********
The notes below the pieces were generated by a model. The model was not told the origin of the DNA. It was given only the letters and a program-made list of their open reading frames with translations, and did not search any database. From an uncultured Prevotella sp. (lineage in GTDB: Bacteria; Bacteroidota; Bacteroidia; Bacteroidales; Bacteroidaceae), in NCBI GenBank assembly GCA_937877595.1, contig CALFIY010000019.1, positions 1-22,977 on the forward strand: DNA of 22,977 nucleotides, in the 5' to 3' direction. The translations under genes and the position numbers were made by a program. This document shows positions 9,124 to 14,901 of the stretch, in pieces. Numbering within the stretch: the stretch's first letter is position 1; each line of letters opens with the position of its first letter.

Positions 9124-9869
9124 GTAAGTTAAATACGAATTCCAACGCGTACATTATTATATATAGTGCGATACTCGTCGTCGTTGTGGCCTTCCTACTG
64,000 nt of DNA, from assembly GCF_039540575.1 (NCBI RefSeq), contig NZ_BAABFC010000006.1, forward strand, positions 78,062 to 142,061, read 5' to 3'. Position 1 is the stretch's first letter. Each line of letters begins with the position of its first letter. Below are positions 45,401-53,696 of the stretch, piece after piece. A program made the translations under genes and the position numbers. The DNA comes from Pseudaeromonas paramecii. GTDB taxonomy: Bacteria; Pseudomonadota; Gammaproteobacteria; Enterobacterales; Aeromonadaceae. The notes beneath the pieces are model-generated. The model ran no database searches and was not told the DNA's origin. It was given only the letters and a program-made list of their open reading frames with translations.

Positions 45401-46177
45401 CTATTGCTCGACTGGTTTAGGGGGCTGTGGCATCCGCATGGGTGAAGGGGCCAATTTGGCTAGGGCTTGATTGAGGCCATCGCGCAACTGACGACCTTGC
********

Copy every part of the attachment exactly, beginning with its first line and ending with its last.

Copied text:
The notes below the pieces were generated by a model. The model was not told the origin of the DNA. It was given only the letters and a program-made list of their open reading frames with translations, and did not search any database. From an uncultured Prevotella sp. (lineage in GTDB: Bacteria; Bacteroidota; Bacteroidia; Bacteroidales; Bacteroidaceae), in NCBI GenBank assembly GCA_937877595.1, contig CALFIY010000019.1, positions 1-22,977 on the forward strand: DNA of 22,977 nucleotides, in the 5' to 3' direction. The translations under genes and the position numbers were made by a program. This document shows positions 9,124 to 14,901 of the stretch, in pieces. Numbering within the stretch: the stretch's first letter is position 1; each line of letters opens with the position of its first letter.

Positions 9124-9869
9124 GTAAGTTAAATACGAATTCCAACGCGTACATTATTATATATAGTGCGATACTCGTCGTCGTTGTGGCCTTCCTACTG
64,000 nt of DNA, from assembly GCF_039540575.1 (NCBI RefSeq), contig NZ_BAABFC010000006.1, forward strand, positions 78,062 to 142,061, read 5' to 3'. Position 1 is the stretch's first letter. Each line of letters begins with the position of its first letter. Below are positions 45,401-53,696 of the stretch, piece after piece. A program made the translations under genes and the position numbers. The DNA comes from Pseudaeromonas paramecii. GTDB taxonomy: Bacteria; Pseudomonadota; Gammaproteobacteria; Enterobacterales; Aeromonadaceae. The notes beneath the pieces are model-generated. The model ran no database searches and was not told the DNA's origin. It was given only the letters and a program-made list of their open reading frames with translations.

Positions 45401-46177
45401 CTATTGCTCGACTGGTTTAGGGGGCTGTGGCATCCGCATGGGTGAAGGGGCCAATTTGGCTAGGGCTTGATTGAGGCCATCGCGCAACTGACGACCTTGC